PHI-1 ORI (Phi-1 Orionis). With its seven bright stars (not to mention the Orion Nebula), the main figure of Orion presents such a magnificent sight that few venture upwards to the Hunter's Head, which is marked primarily by great Meissa (Lambda Orionis), which in turn is dominated by a rare class O star. Fewer might make note of the triangle made by Meissa with the two "Phi's" south of it, fourth magnitude (4.41) Phi-1 (the eastern of the two) and somewhat brighter (4.09) Phi-2 Ori. In spite of their common name, the two have nothing to do with each other, Phi-1 a luminous, hot class B (B0) "giant," perhaps subgiant (but see below), 1087 light years away (give or take 91), Phi-2 a rather ordinary (though cyanogen-weak) class K0 true giant nine times closer. We focus here on more interesting Phi-1. To be sure, the star's relative faintness comes from its large distance, but also from nearly half a magnitude of interstellar dust absorption. Were the path clear, Phi-1 would come out slightly brighter (magnitude 3.96) than Phi-2. Being in back of dusty clouds combined with its simple spectrum makes the star ideal for examining the nature of the intervening interstellar medium that pervades the Milky Way.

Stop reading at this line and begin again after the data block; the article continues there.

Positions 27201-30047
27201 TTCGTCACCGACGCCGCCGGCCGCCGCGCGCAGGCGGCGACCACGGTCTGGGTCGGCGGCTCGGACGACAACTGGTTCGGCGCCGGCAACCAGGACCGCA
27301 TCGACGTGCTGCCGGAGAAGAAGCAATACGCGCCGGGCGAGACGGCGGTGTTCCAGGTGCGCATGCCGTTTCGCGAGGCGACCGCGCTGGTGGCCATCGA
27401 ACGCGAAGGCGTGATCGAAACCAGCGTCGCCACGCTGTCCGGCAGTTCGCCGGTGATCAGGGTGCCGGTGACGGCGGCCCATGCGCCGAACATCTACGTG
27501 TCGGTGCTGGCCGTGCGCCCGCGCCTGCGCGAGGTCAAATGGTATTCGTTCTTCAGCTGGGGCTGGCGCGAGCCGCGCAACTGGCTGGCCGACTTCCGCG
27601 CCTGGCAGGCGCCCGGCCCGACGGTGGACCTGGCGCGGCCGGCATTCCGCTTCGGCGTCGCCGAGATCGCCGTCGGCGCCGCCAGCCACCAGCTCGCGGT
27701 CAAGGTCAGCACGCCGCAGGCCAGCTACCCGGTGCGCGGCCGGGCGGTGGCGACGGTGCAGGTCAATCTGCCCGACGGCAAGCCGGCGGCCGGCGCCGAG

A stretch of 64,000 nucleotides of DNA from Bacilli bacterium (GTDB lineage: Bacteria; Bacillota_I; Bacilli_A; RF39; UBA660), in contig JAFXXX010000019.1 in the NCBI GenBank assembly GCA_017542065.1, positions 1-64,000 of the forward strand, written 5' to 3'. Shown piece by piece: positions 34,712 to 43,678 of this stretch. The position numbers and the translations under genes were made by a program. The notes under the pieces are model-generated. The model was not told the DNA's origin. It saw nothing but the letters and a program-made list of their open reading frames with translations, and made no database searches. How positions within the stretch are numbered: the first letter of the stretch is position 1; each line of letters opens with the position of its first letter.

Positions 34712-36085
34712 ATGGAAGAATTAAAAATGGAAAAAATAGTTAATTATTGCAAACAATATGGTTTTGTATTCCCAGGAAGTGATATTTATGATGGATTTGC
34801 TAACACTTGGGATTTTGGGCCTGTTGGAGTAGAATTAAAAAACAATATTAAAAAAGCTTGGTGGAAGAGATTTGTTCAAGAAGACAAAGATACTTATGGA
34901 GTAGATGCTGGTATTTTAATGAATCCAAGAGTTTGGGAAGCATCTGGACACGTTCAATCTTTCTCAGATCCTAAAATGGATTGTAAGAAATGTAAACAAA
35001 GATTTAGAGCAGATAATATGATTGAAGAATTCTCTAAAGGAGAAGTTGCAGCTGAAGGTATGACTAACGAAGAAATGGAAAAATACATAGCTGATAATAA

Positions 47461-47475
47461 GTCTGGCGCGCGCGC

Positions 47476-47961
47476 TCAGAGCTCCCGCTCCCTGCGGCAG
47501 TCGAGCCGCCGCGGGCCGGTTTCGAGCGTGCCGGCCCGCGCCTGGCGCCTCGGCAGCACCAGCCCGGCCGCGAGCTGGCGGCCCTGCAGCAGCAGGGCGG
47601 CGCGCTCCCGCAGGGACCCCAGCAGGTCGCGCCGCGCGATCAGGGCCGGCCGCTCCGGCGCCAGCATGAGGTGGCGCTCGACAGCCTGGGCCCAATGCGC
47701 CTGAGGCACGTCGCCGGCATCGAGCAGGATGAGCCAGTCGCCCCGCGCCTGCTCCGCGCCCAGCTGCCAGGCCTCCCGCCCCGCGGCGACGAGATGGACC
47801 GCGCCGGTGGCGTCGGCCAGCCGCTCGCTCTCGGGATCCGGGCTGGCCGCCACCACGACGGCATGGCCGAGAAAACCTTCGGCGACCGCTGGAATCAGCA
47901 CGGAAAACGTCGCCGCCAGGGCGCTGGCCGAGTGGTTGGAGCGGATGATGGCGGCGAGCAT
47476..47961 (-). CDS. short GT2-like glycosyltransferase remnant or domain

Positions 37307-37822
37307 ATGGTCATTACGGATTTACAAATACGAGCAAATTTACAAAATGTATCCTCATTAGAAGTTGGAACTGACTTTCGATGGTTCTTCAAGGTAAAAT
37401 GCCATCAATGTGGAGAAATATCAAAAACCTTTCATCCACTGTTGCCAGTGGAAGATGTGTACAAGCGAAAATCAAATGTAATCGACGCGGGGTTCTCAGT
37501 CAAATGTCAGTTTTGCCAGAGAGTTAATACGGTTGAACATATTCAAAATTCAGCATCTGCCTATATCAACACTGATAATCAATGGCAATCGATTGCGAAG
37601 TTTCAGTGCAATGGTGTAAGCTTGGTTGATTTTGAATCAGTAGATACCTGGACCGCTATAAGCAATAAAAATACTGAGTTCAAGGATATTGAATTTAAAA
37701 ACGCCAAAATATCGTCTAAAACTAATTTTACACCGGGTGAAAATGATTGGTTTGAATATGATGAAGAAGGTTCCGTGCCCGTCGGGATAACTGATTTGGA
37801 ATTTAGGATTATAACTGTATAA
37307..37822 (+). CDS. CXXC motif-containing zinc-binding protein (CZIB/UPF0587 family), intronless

Distance and a temperature of 28,900 Kelvin (from which we can gauge the amount of ultraviolet radiation), a bit low for the class, lead to a great luminosity of 29,650 times that of the Sun, from which is found a radius of 6.9 times solar. An ill-determined projected equatorial rotation speed of 28 kilometers per second gives a rotation period of under 12.3 days, rather slow. The real significance comes with the calculation of mass as derived from theory. Carrying around 14 times the mass of the Sun, Phi-1 is well beyond the limit of 8-10 solar masses above which stars explode as core-collapse supernovae. Not a giant at all, with an age of 7.2 million years it's a hydrogen-fusing dwarf about 60 percent of the way through its 11.6 million year lifetime (massive stars living much shorter lives than those of lower mass, the Sun's analogous time coming in at 10 billion). After hydrogen exhaustion but before it explodes, the star will become a much brighter red supergiant like Betelgeuse. Though Phi-1 does not belong to its nearby namesake Phi-2, it does relate strongly to brighter Meissa. At Meissa's distance of 1100 light years (as calculated under the second Hipparcos reduction), the two are truly close to each other. Indeed, Phi-1 Orionis is considered to be part of the "Lambda Orionis association," otherwise known as the cluster Collinder 69. The whole affair is centered on a gigantic interstellar bubble 140 light years in diameter, which Phi-1 helps illuminate (Meissa doing most of the job). Closer in, Phi-1 is noted as having a spectroscopic companion with an 8.4 year period. If so (while it seems unconfirmed), if at low mass it would have an orbital radius of about 10 Astronomical Units. Though a bit on the faint side, perhaps to the point of un- noticeability, Phi-1 thus presents itself as part of greater Orion, of both the mythical constellation and more importantly of Orion's physically and temporally related stars. (Thanks to Bas Verhagen, who suggested this star.)
Written by Jim Kaler 2/10/12. Return to STARS.